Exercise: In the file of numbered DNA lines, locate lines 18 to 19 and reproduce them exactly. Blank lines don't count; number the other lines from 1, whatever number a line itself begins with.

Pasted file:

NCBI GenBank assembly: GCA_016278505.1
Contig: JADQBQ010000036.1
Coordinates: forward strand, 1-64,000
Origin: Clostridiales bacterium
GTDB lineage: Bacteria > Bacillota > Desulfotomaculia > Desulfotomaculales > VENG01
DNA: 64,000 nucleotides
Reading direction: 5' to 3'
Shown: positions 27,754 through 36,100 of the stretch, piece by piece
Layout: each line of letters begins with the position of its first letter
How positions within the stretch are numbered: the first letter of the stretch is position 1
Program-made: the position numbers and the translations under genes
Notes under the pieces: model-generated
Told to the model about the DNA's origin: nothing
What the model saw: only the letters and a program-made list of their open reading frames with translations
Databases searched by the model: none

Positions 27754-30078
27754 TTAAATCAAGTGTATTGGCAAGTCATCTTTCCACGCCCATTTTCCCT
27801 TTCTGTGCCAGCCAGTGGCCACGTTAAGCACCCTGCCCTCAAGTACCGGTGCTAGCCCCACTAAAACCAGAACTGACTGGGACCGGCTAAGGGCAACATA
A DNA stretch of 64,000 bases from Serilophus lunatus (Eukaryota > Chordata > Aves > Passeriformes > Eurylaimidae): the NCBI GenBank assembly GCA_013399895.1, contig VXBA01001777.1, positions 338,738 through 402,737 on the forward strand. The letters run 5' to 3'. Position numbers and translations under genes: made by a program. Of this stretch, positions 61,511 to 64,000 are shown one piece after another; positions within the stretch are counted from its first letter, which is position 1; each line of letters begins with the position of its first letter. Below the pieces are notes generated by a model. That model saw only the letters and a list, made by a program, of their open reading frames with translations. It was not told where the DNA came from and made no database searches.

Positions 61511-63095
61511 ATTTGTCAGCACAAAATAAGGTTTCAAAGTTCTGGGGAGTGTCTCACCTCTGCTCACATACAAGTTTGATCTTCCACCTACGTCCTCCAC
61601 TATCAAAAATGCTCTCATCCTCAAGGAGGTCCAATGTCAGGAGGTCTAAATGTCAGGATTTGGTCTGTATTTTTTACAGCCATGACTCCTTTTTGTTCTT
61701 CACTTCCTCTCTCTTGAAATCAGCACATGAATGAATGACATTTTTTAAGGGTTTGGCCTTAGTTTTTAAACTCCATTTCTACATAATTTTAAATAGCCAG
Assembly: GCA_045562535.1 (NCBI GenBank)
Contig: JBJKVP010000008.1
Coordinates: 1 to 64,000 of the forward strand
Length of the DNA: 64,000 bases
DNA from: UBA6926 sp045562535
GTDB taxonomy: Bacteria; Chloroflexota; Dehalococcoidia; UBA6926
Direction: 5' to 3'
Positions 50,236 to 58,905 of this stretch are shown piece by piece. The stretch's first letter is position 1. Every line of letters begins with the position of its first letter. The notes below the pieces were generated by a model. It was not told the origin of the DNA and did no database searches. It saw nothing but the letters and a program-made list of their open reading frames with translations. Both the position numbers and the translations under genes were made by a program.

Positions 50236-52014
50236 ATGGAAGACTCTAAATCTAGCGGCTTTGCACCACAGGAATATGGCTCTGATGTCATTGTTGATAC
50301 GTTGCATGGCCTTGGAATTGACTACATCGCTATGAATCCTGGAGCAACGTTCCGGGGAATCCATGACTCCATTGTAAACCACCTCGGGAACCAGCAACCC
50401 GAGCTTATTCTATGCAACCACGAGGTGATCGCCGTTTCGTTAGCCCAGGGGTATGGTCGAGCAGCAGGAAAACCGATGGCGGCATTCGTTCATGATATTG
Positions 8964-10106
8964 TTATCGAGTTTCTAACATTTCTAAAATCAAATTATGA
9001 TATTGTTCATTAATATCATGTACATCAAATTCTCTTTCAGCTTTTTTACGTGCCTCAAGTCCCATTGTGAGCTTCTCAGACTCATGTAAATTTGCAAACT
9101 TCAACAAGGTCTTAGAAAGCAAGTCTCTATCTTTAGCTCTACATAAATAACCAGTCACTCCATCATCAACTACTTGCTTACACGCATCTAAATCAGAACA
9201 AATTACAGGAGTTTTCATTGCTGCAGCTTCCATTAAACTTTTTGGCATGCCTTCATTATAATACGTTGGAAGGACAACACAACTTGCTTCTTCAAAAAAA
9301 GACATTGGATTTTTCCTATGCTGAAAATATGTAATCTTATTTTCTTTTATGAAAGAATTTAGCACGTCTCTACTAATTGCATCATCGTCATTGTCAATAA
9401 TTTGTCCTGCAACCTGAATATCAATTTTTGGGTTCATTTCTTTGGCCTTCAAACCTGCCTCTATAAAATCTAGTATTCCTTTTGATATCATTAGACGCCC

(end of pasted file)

27801 TTCTGTGCCAGCCAGTGGCCACGTTAAGCACCCTGCCCTCAAGTACCGGTGCTAGCCCCACTAAAACCAGAACTGACTGGGACCGGCTAAGGGCAACATA
A DNA stretch of 64,000 bases from Serilophus lunatus (Eukaryota > Chordata > Aves > Passeriformes > Eurylaimidae): the NCBI GenBank assembly GCA_013399895.1, contig VXBA01001777.1, positions 338,738 through 402,737 on the forward strand. The letters run 5' to 3'. Position numbers and translations under genes: made by a program. Of this stretch, positions 61,511 to 64,000 are shown one piece after another; positions within the stretch are counted from its first letter, which is position 1; each line of letters begins with the position of its first letter. Below the pieces are notes generated by a model. That model saw only the letters and a list, made by a program, of their open reading frames with translations. It was not told where the DNA came from and made no database searches.